DAVID WILKENFELD, CPA, CA, canadian tax CONSULTANT

New Rates for New Buildings

In Canadian Income Tax, Capital Cost Allowance, Uncategorized on February 28, 2010 at 12:53 pm

The federal budget of 2007 included some new rules that would be favourable to taxpayers who incur the cost of a new building used for non-residential purposes. In essence, the new rules allow for enhanced capital cost allowance (CCA) rates for buildings located in Canada and purchased on or after March 19, 2007. The new rates are 10% for buildings used in manufacturing and processing (M & P) and 6% for all other non-residential buildings. The operation of these rules are fairly technical, and so they deserve the Tax Issue treatment. Let us first look at the two major traps embedded in the law.

Trap #1 – Election Required

The most important trap in the regulations seems to be that if you have acquired a qualifying building, it is not enough to simply place it in a separate class. You must make an election by supplying a letter attached to a timely filed income tax return, requesting that Regulation 1101(5)(b.1) be applied to place the building in a separate class.

Trap #2 – No Use Prior to March 19, 2007

The election is only available for acquisitions of an “eligible non-residential building”. Among other things, this definition requires that the building has not been used, or acquired for use by any person before March 19, 2007. Therefore, these new CCA rates do not apply to just any commercial building purchased. If the building was used prior to purchase by another person in any non-residential fashion prior to March 19, 2007, the enhanced CCA rates do not apply.

Building Use

The enhanced rates include the 4% allowed by Class 1. The building is placed in a separate class 1.3, and an additional allowance of either 6% or 2% applies. The 6% rate (making the total 10%) is allowed for buildings where at least 90% of the floor space is used at the end of the taxation year for the manufacturing and processing in Canada of goods for sale or lease. Note that the 90% applies at the end of the year. Thus, a building that did not qualify for the first part of the year may still qualify if its use changes by year-end.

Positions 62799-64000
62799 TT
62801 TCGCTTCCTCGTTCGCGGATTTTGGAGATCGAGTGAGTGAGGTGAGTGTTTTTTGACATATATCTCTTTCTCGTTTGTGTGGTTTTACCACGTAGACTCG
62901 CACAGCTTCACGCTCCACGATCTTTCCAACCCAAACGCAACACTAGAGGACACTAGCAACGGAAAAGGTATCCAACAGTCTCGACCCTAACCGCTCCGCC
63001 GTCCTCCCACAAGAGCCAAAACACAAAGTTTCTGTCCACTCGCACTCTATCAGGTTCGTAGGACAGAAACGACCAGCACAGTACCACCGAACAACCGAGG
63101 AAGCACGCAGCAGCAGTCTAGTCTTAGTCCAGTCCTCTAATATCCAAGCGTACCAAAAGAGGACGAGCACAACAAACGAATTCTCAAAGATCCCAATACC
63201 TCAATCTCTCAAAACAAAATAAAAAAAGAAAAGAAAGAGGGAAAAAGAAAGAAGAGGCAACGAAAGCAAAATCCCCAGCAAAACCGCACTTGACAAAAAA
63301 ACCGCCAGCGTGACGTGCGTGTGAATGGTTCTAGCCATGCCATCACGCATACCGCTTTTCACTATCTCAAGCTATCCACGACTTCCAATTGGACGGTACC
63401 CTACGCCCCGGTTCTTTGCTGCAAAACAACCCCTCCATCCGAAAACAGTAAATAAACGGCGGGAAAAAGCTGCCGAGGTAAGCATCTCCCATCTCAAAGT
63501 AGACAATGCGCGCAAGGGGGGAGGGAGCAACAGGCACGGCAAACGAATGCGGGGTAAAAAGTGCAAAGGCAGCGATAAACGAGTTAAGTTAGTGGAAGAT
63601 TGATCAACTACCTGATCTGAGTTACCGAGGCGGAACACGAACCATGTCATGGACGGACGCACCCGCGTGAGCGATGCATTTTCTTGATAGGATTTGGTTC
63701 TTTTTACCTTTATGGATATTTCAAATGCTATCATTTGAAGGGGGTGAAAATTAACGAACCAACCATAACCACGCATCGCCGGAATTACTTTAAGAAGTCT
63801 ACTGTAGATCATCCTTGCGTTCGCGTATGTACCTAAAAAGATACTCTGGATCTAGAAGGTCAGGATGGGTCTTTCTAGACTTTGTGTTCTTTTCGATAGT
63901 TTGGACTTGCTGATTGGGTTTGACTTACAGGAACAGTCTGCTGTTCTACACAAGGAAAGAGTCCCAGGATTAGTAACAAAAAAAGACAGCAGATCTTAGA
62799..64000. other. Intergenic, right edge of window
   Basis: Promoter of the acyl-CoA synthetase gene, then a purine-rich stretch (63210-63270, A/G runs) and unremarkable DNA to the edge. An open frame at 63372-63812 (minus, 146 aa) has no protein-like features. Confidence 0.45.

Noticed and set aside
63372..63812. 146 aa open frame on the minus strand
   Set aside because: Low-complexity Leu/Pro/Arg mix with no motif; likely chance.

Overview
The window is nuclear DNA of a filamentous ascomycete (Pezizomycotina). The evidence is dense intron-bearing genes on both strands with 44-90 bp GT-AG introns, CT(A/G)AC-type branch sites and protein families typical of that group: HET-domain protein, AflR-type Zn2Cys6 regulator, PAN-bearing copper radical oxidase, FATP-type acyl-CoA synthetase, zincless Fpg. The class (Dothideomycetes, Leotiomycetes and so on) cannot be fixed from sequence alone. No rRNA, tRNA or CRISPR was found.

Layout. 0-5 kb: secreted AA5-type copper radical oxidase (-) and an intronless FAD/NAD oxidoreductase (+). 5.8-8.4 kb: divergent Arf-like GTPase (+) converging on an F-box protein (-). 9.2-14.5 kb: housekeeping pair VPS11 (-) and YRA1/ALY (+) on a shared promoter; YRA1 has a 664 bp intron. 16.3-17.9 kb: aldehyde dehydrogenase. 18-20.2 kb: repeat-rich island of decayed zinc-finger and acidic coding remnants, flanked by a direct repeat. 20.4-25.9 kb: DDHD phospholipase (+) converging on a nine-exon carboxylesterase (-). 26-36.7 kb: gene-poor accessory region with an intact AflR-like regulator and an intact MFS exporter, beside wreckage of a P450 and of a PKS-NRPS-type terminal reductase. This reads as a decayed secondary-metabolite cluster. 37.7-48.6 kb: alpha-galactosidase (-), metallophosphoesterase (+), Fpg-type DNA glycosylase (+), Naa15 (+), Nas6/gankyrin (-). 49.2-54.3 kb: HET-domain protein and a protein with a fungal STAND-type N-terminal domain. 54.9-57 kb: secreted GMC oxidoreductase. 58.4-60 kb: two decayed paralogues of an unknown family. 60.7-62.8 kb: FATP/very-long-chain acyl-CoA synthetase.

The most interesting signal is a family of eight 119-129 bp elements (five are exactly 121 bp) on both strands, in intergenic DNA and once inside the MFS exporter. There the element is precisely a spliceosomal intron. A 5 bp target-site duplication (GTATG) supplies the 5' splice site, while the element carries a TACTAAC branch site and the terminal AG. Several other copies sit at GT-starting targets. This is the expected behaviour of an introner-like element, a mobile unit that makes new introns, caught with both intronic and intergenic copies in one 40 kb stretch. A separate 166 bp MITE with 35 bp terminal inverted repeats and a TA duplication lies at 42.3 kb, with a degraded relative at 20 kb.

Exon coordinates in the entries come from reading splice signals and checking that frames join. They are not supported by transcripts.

The 2% additional allowance (making a total of 6%) is available where the building does not qualify for M & P as above, but 90% of the floor space is used in any other non-residential capacity.

Since the determination of the building’s CCA rate is based on its use at the end of each year, it seems that the additional rate could, theoretically, be different from year to year. Thus, a building whose M & P usage drops below 90% at the end of any given year could have its CCA rate reduced from 10% to 6% for the year and vice versa.

Building Under Construction

The new rates apply to buildings that were under construction on budget date. Construction costs incurred prior to March 19, 2007 are deemed under a special rule to have been incurred on March 19, 2007, unless the taxpayer elects out of this deeming rule. This will allow for the full cost of a new building completed after budget date to be eligible for the enhanced rates.

However, care should be taken to ensure that no part of the building was put in use prior to March 19, 2007. If this is the case, it will not qualify. However, post March 18, 2007 costs will still be eligible to be placed in a separate class under the rules described below.

Additions and Alterations

A special rule provides that the cost of an addition to or alteration of an otherwise non-qualifying building is deemed to be a separate building for the purpose of the new allowances. The election must be made to place these capital costs in a separate class 1, and the new rates will apply.

Conclusion

The enhanced CCA rates for new non-residential buildings are attractive, but care must be taken to ensure that a building, addition or alteration qualifies for the new rates and that the proper compliance steps are not forgotten.

  1. We failed to make this election – 1101(5)(b.1) with the 2007-2009 tax returns, can we do it now?

    • Good question. There is no relief in the law for late-filed electionsunder this rule. However, the CRA has stated in the past that they would accept that a valid election is made “when the taxpayer’s actions clearly indicate the intention to have the elective provisions apply”. So, if you filed your returns on time, and placed your additions in the proper class, then you have an argument that you’ve made a valid election.

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